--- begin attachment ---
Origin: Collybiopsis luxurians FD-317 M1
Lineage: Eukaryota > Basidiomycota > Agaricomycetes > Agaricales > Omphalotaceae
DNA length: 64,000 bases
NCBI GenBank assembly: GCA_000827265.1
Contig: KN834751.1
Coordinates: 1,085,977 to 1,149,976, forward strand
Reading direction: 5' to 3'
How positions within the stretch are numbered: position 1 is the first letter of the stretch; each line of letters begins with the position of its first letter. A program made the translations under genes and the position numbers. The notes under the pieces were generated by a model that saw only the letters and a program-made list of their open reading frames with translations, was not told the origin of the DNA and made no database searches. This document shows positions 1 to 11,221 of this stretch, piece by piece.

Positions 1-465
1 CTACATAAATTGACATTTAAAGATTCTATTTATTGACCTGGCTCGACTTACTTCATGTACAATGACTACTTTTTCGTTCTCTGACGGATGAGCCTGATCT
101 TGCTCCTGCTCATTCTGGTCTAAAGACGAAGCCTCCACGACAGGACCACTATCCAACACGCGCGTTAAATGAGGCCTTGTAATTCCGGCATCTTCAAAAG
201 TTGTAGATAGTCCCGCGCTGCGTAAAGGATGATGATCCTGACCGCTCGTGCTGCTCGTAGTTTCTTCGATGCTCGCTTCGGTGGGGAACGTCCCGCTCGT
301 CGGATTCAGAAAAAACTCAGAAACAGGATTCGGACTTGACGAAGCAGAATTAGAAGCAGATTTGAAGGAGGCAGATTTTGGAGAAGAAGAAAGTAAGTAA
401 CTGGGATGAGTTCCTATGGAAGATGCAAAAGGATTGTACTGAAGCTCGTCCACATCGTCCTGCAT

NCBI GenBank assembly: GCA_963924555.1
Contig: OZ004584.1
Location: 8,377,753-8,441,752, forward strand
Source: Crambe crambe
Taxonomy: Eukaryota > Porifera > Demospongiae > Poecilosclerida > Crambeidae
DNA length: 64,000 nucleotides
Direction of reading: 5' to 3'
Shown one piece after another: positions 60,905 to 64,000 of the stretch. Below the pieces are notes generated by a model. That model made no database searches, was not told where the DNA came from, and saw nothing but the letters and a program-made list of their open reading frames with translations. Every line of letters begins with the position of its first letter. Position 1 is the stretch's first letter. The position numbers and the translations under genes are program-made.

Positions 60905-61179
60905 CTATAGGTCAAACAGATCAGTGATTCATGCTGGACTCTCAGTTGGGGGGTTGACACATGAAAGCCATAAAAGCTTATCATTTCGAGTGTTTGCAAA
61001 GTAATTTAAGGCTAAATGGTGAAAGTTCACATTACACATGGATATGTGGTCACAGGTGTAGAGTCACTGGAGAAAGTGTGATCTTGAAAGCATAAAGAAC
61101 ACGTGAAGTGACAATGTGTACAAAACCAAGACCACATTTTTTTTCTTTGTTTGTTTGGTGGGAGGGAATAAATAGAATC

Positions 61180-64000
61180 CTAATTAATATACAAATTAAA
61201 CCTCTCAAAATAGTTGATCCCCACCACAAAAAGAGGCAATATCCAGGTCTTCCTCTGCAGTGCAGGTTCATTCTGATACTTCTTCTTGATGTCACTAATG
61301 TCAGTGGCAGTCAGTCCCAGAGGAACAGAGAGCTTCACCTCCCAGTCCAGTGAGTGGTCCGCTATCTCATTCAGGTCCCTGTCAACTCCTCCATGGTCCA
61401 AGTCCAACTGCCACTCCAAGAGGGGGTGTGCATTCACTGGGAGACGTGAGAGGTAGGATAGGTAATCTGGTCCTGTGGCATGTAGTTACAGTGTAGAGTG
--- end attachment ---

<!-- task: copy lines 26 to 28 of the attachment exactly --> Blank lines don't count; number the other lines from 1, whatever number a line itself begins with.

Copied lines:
61101 ACGTGAAGTGACAATGTGTACAAAACCAAGACCACATTTTTTTTCTTTGTTTGTTTGGTGGGAGGGAATAAATAGAATC

Positions 61180-64000
61180 CTAATTAATATACAAATTAAA